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Senior, junior bishops at Lambeth celebrate the old and the new

Decades of seeking 'fresh' relationship, common ground marks conference history

[Episcopal News Service, Canterbury] Bishop Dinis Sengulane of Lebombo in Mozambique has attended four Lambeth Conferences but says the prospect of this one still filled him "with fear and trembling, as if it were the first time. I am still full of excitement because everything is new and everything is fresh."

Bishop Eugene Sutton of Maryland was consecrated June 28, just two weeks before he arrived at Lambeth 2008, also very excited. He recalls a few anxious moments too: "The first time I spoke to the bishops, I was nervous as all get-out" before addressing the "hot topics" of full inclusion and authority of Scripture during a Windsor Continuation Group discussion.

Hot topics are nothing new at the every-decade worldwide gathering of Anglican bishops. Bishops with a Lambeth track record say that, over time, some things have changed, and others, not so much.

What hasn't changed, the bishops say, are varying cultural contexts and the search for common ground. However, one whopping change involves technology. For first-timers like Bishop Mary Gray-Reeves of El Camino Real in northern California and Bishop Prince Singh of Rochester, New York, laptops in the big top don't seem all that unusual. But for Bishop Leo Frade of Southeast Florida, blogging bishops add a whole new dimension.

Lambeth 'seniority' and hot topics
Bishop David Alvarez of Puerto Rico says Lambeth 2008 is a return to the "consultative nature" of the 1978 conference, his first, with the addition of the indaba discussion groups -- about which he gives mixed reviews.

Each meeting experienced its own struggles and yet "you can't compare in terms of better or worse [but] you can see certain signs," says Sengulane.

In 1978, "while we were here 600 people were killed by the then Rhodesian government," Sengulane recalled. "Zimbabweans were fighting for their liberation. How sad that years later as we meet, Zimbabweans are being killed by the people in power there. It's a very sad situation."

On the other hand, "we were also looking at South Africa. I remember hearing the message by the primate [that] his bishops were not allowed to come. And now, they are here."

Bishop Assistant Bob Anderson of Los Angeles had been Bishop of Minnesota about a year when he first attended Lambeth in 1978 with spouse Mary and their four children. He remembers feeling warmly welcomed. "There was not a lot of diversity then, it was relatively monochromatic."

The ordination of women as priests and bishops was -- and is -- a hot topic. Women were ordained in the Episcopal Church (TEC) in 1976 and "there was still talk about it in 1978," recalled Sengulane, 62. Ten years later in 1988, with the prospect of women bishops on the horizon, "the press was saying we are going to have a fight over it … but we found common ground," he said.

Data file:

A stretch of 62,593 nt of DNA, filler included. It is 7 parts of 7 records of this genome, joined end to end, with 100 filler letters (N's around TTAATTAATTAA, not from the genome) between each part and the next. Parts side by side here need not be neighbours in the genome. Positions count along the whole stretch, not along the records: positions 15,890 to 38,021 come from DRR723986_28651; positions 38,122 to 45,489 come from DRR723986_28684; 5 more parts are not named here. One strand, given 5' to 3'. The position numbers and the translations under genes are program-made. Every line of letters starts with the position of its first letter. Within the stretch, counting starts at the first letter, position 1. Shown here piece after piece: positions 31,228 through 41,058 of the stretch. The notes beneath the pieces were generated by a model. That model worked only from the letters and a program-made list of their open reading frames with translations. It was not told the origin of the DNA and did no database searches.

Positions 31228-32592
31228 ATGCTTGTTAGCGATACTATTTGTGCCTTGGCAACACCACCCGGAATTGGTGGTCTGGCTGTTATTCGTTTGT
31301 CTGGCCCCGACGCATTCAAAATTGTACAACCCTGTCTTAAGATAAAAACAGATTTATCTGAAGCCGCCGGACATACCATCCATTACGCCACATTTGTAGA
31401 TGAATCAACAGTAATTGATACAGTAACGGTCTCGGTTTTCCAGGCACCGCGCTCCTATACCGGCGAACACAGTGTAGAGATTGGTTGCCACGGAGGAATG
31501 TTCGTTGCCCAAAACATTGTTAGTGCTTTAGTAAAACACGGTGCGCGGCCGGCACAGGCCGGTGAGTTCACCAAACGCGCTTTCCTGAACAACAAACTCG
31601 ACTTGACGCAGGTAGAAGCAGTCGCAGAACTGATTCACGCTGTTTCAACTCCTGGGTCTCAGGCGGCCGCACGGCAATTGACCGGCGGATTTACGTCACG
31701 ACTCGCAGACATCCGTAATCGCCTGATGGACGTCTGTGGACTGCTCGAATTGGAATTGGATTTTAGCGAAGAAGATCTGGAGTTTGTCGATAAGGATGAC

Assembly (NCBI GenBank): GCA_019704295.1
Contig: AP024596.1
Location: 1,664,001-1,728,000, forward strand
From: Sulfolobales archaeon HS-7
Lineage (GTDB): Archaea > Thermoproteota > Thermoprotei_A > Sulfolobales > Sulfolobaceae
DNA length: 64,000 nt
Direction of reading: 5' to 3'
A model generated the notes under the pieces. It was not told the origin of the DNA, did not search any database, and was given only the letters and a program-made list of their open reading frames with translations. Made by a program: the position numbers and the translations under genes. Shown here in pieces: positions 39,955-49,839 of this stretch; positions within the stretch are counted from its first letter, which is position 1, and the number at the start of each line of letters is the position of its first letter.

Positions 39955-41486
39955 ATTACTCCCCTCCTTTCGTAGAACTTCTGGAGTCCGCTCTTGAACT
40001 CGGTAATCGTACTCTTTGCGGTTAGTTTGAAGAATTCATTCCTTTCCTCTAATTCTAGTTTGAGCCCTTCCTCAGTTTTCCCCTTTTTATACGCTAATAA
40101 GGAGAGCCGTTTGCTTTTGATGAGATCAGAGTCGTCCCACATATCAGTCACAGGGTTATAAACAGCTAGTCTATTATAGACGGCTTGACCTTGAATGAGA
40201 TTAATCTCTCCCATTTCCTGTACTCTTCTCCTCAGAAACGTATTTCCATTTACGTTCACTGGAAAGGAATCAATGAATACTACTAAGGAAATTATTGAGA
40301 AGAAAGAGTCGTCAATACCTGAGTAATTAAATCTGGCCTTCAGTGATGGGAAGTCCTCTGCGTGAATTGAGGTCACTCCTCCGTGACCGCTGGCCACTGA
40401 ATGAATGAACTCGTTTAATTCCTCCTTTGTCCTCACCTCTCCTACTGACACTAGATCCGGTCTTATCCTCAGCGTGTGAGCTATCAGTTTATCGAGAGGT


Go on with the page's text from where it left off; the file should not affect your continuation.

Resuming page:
1988: cultural contexts, women's ordination, and polygamy
A third of Anglican provinces have given permission to ordain women bishops, but the issue sparked recent controversy in the Church of England. Reeves of El Camino Real said, "We've determined there are 23 women bishops, including retired and inactive, in the Anglican Communion."

Food and other "things were a lot cheaper" and there was more free time at the 1988 gathering, remembers Frade, 64, of Southeast Florida. It was his first conference and he scheduled time to preach one weekend at the American Cathedral in Paris.

It was also the year of polygamy. "I remember arguing from what I thought was the tradition of the church and saying the Bible doesn't allow that [polygamy]," recalls a chuckling Frade. "And the bishop [who raised the issue] said, 'you people in the west also practice polygamy -- serial polygamy. You marry and you divorce, you marry and you divorce. I had to say, 'well, you got a point there'. Finally, it was decided that you do your missionary strategy in your own way and we don't need to look over other people's shoulders because of cultural context."

Los Angeles' Anderson remembers the Rev. Canon Nan Peete, an African American priest from the United States, receiving death threats because she was the first ordained woman to address Lambeth.

Peete later referred to it as "the proudest moment and most terrifying moment of my career … because I was wondering whether or not I could say something that would have meaning beyond my own story or even the Episcopal Church."

1998: faithful to context, striving for relationship
By 1998, Anderson had retired from Minnesota and was serving as bishop assistant in Los Angeles. "The decision was made that I'd stay home and we'd pay for two African bishops to attend," he said. Alvarez recalls it as a contentious meeting over sexuality and full inclusion of gays and lesbians -- a carryover to this year's meeting.